It’s been a while since I’ve written here, one reason being that all those jobs I was hoping would work out, worked out! My schedule has been packed with every opportunity I have been offered recently to catch up financially. Not only that, but these past few weeks have been filled with a larger amount of anxiety than usual. I’m sure the NYC atmosphere of the holidays is not helpful. I can’t help but tell that New Yorkers right now just look exhausted. I was off to work the other morning, transferring at 34th street around 8:30, and I swear a yawn was passed around the platform while waiting for the F.
And yet, I’ve always found that it has almost only been in these exasperated, frustrated, worn-out moods, that you have terrific breakthroughs of clarity. Tonight, after a glorious and much needed day off, I came back to my apartment and began to plan my lesson for my class tomorrow, one which I was feeling terribly uninspired about. A few hours ago, tomorrow was just another day of crafts. I was sick of construction paper, sick of hot glue, and reallllly sick of pipe cleaners.
So I grabbed a beer and looked for something to distract me on Netflix while packing up my supplies for tomorrow. Lord knows if it was the abundance of beer, the documentary I chose, the weird week, or the combination of everything that caused this mood, but I am happy for it. It was a documentary on the TED conference, which if you haven’t discovered yet, you can look into at ted.com. This is an annual conference which brings together the visionaries of the world from a huge range of disciplines to talk about how we can change the world. I cannot even begin to tell you the incredible things this conference has come up with; but a few are: the technology for the smart phones we have today, the start of the One.org campaign for AIDS, and the introduction of Al Gore’s An Inconvenient Truth. Sir Ken Robinson has been my favorite speaker I have come across so far, he’s changed the way I look at teaching:
So needless to say, I am slightly drunk.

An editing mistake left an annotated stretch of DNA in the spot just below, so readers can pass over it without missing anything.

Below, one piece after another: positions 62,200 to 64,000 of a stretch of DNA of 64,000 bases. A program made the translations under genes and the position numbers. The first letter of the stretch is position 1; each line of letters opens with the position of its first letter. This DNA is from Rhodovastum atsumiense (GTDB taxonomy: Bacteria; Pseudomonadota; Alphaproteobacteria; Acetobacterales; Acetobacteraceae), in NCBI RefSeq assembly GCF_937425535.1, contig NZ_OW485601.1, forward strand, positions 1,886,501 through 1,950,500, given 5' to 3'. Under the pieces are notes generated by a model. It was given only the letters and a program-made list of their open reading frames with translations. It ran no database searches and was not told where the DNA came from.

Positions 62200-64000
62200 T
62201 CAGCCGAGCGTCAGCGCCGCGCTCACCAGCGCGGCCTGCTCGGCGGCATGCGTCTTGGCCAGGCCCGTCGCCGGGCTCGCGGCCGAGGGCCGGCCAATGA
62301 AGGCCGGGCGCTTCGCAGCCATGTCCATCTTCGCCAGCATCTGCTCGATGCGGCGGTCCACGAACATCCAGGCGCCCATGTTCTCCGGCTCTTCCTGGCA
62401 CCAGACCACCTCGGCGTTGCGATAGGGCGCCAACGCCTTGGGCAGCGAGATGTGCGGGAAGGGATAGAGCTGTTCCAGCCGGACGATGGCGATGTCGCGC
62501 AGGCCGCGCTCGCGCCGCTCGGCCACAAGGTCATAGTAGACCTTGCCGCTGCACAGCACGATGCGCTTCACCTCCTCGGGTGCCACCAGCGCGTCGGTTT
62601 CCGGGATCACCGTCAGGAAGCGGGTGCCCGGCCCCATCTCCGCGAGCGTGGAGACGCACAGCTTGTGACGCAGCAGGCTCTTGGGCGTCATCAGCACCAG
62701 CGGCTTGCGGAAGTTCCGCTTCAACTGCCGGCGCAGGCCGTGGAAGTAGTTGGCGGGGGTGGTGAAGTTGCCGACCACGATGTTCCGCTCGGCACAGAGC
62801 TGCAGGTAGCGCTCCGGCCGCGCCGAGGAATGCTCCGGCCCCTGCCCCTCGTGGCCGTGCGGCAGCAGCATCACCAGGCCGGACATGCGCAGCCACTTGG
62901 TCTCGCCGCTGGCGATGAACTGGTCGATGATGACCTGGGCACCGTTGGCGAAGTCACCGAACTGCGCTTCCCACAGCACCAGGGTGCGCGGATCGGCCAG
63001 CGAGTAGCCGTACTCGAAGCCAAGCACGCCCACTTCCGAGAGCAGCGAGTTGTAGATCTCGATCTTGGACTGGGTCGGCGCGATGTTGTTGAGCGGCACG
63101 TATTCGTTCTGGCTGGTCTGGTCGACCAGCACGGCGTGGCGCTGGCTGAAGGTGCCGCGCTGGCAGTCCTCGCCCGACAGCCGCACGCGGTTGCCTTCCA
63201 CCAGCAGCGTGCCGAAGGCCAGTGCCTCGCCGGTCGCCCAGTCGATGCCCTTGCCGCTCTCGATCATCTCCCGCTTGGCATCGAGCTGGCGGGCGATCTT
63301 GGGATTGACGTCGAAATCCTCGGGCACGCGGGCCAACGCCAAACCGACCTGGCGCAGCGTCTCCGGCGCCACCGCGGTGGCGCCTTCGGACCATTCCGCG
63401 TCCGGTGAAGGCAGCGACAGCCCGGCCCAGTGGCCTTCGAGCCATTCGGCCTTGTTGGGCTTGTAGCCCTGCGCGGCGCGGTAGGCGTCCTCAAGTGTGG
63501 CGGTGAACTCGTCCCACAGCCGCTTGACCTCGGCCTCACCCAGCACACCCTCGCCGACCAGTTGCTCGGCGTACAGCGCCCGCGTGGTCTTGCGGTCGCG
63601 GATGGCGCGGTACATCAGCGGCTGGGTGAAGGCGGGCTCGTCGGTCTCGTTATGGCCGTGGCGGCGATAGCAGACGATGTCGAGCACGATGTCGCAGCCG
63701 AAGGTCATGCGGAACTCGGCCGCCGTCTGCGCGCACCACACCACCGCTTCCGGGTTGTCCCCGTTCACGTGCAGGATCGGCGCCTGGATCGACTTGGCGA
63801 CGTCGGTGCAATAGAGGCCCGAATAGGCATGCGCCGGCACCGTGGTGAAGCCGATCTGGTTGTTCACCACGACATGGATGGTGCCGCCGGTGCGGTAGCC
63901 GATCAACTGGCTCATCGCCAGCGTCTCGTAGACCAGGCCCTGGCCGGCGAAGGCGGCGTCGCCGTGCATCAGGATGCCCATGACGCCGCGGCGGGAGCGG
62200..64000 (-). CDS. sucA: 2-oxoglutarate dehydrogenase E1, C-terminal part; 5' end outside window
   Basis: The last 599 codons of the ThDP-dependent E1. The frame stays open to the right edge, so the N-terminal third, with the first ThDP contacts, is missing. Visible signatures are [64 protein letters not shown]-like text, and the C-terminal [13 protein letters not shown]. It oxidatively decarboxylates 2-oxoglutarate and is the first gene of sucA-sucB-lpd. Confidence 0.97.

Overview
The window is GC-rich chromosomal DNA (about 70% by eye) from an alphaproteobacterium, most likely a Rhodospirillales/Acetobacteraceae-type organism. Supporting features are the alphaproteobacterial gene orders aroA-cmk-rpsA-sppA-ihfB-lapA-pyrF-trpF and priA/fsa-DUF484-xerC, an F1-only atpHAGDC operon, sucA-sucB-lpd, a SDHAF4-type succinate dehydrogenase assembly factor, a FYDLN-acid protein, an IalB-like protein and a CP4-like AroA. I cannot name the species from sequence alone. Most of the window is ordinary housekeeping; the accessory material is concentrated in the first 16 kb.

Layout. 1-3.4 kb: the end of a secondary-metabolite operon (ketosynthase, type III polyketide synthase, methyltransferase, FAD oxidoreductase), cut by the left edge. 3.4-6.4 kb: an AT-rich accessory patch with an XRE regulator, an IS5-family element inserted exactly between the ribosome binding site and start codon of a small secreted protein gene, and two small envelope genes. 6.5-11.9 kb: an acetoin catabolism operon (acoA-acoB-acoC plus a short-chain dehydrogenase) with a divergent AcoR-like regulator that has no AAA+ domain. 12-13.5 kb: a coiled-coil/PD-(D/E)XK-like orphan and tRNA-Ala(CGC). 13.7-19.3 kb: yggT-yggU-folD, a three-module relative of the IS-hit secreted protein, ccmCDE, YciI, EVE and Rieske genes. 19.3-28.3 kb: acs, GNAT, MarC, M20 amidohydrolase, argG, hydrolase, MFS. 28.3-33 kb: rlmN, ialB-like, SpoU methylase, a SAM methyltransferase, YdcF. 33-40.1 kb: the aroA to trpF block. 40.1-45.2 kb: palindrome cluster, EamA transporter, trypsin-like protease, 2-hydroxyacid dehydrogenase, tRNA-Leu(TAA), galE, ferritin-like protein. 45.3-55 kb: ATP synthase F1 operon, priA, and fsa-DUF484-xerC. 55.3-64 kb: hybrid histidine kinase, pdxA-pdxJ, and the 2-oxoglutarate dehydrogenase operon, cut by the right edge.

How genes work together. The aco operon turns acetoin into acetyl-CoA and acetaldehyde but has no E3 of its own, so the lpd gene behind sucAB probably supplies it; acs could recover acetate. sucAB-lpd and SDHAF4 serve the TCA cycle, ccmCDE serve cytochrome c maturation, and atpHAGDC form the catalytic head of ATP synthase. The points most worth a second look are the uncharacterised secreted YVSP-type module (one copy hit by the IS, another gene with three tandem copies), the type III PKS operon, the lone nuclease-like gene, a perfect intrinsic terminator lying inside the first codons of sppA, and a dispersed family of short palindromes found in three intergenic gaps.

But definitely passionately tipsy. And I have to say it’s not a bad place to be. Recently, I have desperately been searching for a burst of inspiration or reason for all this running around and scrambling for rent. But I haven’t felt alone in my frustration. I keep ending up at parties, at events, at play readings with Phillip Seymour Hoffman (long story), and I have been surrounded by people who seem to be breaking through their frustrations of not being allowed to do what they are passionate about, or even harder, not knowing what they are passionate about. I often find when you are looking for motivation, or a sign from who knows where, that you are suddenly surrounded by people who are looking for the same sign. And often, these people are the sign you were looking for in the first place. Simply sharing that feeling with other people: the need for something more, something well-spirited, is what wakes you up. This is what the documentary and conversations recently has reminded me of.
So my goal is to go into my classes tomorrow, some of which are the last times I will see these particular students, and see my influence in a new light. I may be teaching crafts, but it is also a chance to use my inspiration I found tonight to possibly spark a student who has also lost inspiration in their own lives. I remember my first grade teacher, Mrs. Pyne, the most vividly, because she was inspiring. I was 7, but I could tell you exactly how she taught and what she looked like.
If anyone is in a similar rut, especially due to the holidays, I send you my good thoughts. Have a beer, watch some TED videos, and I hope you feel a bit better.
Happy Holidays, all:)